Migration and Remittances: An Outlook for 2024

˙ Voces

Manuel Orozco, director of the Migration, Remittances, and Development program at the Inter-American Dialogue, provides insights into the migration and remittance outlook for 2024. 

Latin American Migration in 2024 

Reactions that cause migration flow are undeniable and non-negligible. Slavoj Zizek’s argument that people’s reactions on immigration are similar to those of dramatic experiences—a combination of denial, anger, bargaining, depression, and acceptance—are explained by the magnitude of the problem. 

That is because considering migration and remittances patterns in Latin America and the Caribbean takes you to problems that relate to trends that have existed since circa 2019.  

Migration patterns continue as they did between 2018 to 2023 and are driven predominantly by supply factors associated with political conditions (aspirational issues in particular), economic performance (slow growth and lagging social inclusion); and subsidiary factors, including natural disasters or an acute crisis.  

Transnational ties and the demand for foreign labor are also important considerations as they have played an intervening role. Incomplete explanations label Biden policies as insufficient yet fail to acknowledge that migration continued to increase even while Title 42 remained in effect during his term. Similarly, despite the existence of the Migration Protocols, migration persisted without a significant impact while they were in operation. 

It is important to consider the following issues: 

  1. The migration waves shaping mobility over the past five years are largely associated with local countries’ political dynamics. The recent migration waves, which have influenced mobility over the past five years, are primarily linked to the political dynamics within the respective countries of origin. Migration from El Salvador, Guatemala, Honduras, Nicaragua, Cuba, Haiti, and Venezuela represents 60 percent of all migration. These countries are characterized by corruption, weak rule of law, and state fragility, which significantly influences their political landscapes. The intention to migrate from these countries has been 25 percent of households on average, meaning it is unlikely to drop under these circumstances as the appetite to leave is steep.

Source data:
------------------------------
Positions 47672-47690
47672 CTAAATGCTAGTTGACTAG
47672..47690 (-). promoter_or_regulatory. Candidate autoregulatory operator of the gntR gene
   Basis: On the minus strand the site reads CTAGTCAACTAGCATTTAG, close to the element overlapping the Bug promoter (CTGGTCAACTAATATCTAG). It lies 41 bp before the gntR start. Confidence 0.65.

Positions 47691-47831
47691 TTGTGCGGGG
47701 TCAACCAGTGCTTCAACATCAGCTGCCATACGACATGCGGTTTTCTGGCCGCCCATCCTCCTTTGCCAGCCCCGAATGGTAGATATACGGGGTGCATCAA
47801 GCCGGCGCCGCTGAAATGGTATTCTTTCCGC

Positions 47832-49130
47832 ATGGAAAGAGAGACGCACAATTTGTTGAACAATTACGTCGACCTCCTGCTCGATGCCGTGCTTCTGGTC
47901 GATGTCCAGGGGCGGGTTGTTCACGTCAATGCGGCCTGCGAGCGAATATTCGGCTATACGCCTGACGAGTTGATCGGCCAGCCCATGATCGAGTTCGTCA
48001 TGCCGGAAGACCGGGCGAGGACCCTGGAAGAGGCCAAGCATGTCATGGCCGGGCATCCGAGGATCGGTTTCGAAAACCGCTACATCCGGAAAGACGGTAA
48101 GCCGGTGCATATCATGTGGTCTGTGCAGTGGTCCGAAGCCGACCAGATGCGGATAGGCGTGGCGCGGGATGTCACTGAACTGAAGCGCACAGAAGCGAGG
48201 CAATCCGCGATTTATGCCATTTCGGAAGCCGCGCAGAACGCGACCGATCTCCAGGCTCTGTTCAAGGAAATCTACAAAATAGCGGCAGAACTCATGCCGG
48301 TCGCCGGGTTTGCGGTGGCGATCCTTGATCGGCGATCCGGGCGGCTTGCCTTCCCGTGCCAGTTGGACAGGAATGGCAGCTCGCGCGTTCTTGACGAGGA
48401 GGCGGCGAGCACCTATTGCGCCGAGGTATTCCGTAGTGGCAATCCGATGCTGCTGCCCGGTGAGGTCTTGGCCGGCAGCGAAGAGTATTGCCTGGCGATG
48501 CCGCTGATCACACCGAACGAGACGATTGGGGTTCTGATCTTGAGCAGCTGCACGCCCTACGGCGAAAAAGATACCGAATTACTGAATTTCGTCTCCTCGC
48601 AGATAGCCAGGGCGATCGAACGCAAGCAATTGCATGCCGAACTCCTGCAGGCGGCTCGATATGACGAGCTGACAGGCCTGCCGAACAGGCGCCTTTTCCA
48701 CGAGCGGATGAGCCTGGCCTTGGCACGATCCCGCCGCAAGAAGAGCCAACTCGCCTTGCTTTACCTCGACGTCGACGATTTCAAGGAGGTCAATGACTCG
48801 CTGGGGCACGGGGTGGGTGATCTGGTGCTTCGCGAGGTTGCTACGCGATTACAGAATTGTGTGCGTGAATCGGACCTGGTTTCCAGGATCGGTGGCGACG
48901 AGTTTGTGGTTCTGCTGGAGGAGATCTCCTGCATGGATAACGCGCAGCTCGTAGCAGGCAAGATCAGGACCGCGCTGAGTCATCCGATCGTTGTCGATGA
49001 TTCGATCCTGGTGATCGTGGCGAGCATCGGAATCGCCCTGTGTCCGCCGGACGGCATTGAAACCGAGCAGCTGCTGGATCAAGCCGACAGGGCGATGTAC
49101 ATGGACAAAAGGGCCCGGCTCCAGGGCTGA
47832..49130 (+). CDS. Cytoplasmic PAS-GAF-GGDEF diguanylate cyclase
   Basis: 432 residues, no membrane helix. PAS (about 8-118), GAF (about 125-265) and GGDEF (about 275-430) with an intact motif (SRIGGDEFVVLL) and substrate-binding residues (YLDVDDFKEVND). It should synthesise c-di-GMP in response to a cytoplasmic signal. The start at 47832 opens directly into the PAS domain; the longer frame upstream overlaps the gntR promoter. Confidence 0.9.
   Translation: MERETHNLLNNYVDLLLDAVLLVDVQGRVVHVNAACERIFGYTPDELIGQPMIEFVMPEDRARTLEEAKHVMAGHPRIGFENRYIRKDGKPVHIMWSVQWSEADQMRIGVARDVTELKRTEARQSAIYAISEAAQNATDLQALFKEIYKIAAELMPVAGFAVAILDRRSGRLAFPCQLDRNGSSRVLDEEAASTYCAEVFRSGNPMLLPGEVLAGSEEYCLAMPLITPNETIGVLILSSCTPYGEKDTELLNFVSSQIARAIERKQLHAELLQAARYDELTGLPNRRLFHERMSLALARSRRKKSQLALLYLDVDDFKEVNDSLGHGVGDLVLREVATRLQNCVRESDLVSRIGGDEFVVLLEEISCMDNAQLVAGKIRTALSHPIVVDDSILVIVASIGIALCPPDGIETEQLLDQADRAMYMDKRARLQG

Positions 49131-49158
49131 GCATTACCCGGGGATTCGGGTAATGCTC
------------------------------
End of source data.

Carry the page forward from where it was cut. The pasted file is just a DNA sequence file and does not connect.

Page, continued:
2. Mexican migration has also been on the rise which may be connected to more complex issues, including transnational family unification, demand for labor, and conditions in Mexico. 
  3. To some extent, it is likely that the administration’s measures to curb migration will succeed. By how much depends on the measures to be adopted including introducing a new approach to Title 42, border closure if there are over 4,000 daily entries (Migrant Protection Protocols — also called the Remain in Mexico policy), and an expedited and more restricted asylum process. 
  4. The various forms of migration are noteworthy: five percent consist of unaccompanied minors (UAC), 35 percent involve families, and charter flights were utilized by seven percent of migrants in 2023. 
  5. The current political debate gravitates between asylum relief and border closure. But the crux of the problem is foreign policy. Given this is an election year and the fact that neither contender wants to address foreign policy despite its second-place position on the electoral agenda, only drastic measures would reduce migration by a third to one million. The most likely outcome is a drop to two million.

Family Remittances 2024 

The trends and patterns shaping family remittances in 2024 relate mostly to migration, given that economic conditions in the United States point neither to inflation nor an increase in unemployment but rather a stabilizing pattern between supply and demand.  

An increase in family remittances will occur mostly from new migration rather than increases in the average remitted between 2020-2022.  From a conservative scenario projecting that migration will be 80 percent of what it was in 2023, growth in family remittances will be slower, but still growing, nonetheless, around six percent. However, the contribution of remittances will continue to be strong in the recipient countries’ economies. 

Migration to the United States: Legal Migration, Apprehensions, and Processes Under Review (Asylum)

Photo of migration data

Source: Apprehension/Encounter data: Nationwide Encounters, US Customs and Border Protection. Visa data: Visa Statistics, Monthly Immigrant and Nonimmigrant Visa Issuances Data, Bureau of Consular Affairs, travel.state.gov. Asylum data: Department of Homeland Security, U.S. Citizenship and Immigration Services, Refugee, Asylum and International Operations Directorate (RAIO)

Border Apprehensions at the US Border

Photo of migration numbers with Mexican migration numbers

Source: Apprehension/Encounter data: Nationwide Encounters, US Customs and Border Protection.

Photo of graph showing Latino unemployment

Migration and Remittance Data: Mexico and Central America

Photo of migration and remittance numbers

Source: Central Bank data; author estimates based on migration flows, natural annual sender increase without migration, and survey data on principal remitted annually.

Family Remittances as Share of GDP

Photo of table showing family remittances as share of GDP

Source: Central Banks, World Development Indicators, and IMF data for 2023.


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